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In search of my della Robbia blue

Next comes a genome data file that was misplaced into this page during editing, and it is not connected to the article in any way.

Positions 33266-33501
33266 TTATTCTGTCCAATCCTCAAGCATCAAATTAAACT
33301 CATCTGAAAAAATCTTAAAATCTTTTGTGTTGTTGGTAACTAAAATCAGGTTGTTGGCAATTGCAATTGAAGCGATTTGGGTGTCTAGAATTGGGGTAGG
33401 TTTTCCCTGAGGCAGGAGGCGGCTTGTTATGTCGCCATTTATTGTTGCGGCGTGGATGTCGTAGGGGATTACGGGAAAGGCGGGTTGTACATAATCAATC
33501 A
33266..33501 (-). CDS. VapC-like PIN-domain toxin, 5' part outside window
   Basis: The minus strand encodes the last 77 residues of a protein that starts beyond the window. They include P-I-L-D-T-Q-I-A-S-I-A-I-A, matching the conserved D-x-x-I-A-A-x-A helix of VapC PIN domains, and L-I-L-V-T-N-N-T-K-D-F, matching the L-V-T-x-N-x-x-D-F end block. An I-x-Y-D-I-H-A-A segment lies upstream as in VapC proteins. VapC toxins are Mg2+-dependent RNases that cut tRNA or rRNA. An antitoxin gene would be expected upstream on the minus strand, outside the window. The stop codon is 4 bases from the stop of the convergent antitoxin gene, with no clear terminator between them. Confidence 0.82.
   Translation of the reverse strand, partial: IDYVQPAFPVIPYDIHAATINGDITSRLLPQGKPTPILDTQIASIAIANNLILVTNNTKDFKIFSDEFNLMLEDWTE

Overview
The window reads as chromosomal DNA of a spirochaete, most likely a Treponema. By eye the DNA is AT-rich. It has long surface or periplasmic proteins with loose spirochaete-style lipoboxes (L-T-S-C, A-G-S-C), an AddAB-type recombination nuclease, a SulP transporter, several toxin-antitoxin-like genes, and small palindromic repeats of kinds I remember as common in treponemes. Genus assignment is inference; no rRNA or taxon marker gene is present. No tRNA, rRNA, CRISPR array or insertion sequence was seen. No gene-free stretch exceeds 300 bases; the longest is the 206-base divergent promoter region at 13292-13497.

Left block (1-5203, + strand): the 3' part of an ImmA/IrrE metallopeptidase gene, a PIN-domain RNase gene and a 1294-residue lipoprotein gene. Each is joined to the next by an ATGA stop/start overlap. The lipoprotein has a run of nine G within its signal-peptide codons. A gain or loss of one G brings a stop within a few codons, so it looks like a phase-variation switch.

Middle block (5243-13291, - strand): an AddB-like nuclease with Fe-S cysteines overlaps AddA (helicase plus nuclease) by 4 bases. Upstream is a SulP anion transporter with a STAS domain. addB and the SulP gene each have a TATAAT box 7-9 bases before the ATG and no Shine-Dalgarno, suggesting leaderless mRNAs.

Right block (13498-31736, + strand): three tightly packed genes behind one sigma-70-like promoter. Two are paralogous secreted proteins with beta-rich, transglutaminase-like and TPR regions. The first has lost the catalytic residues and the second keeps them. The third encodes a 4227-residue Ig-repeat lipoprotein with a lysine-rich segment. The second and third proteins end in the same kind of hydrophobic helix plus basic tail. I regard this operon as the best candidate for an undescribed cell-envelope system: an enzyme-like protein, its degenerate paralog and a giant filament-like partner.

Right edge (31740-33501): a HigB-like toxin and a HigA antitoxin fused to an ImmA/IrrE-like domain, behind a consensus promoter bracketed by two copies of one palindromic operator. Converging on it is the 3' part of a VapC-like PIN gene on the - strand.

Cappella dei Pazzi (Pazzi Chapel), where Luca della Robbia designed the dome under the portico. Ben Rimmer/Flickr/CC BY-NC-ND 2.0 With my first book one month out from publication, I now understand why many writers choose to be recluses. It’s frightening to open up your work—your heart—to criticisms and equally frightening to open it up to interpretation. You as artist want to maintain fidelity to your vision, and facing an onslaught of reactions, no matter their tone or tenor, can scramble the air waves. To share your art is to release control over it. It now belongs to the beholder, and the release can bring terror, peace, joy—sometimes all at the same time. For myself, I’m grappling with the slow acceptance that in mere weeks, people I don’t know (read: people much more likely to offer their honest and unvarnished opinion) are going to be reading and reacting to a little book I’ve spent 15 years of my life creating. I was in my early 20s, single, and living at my parents’ house whe

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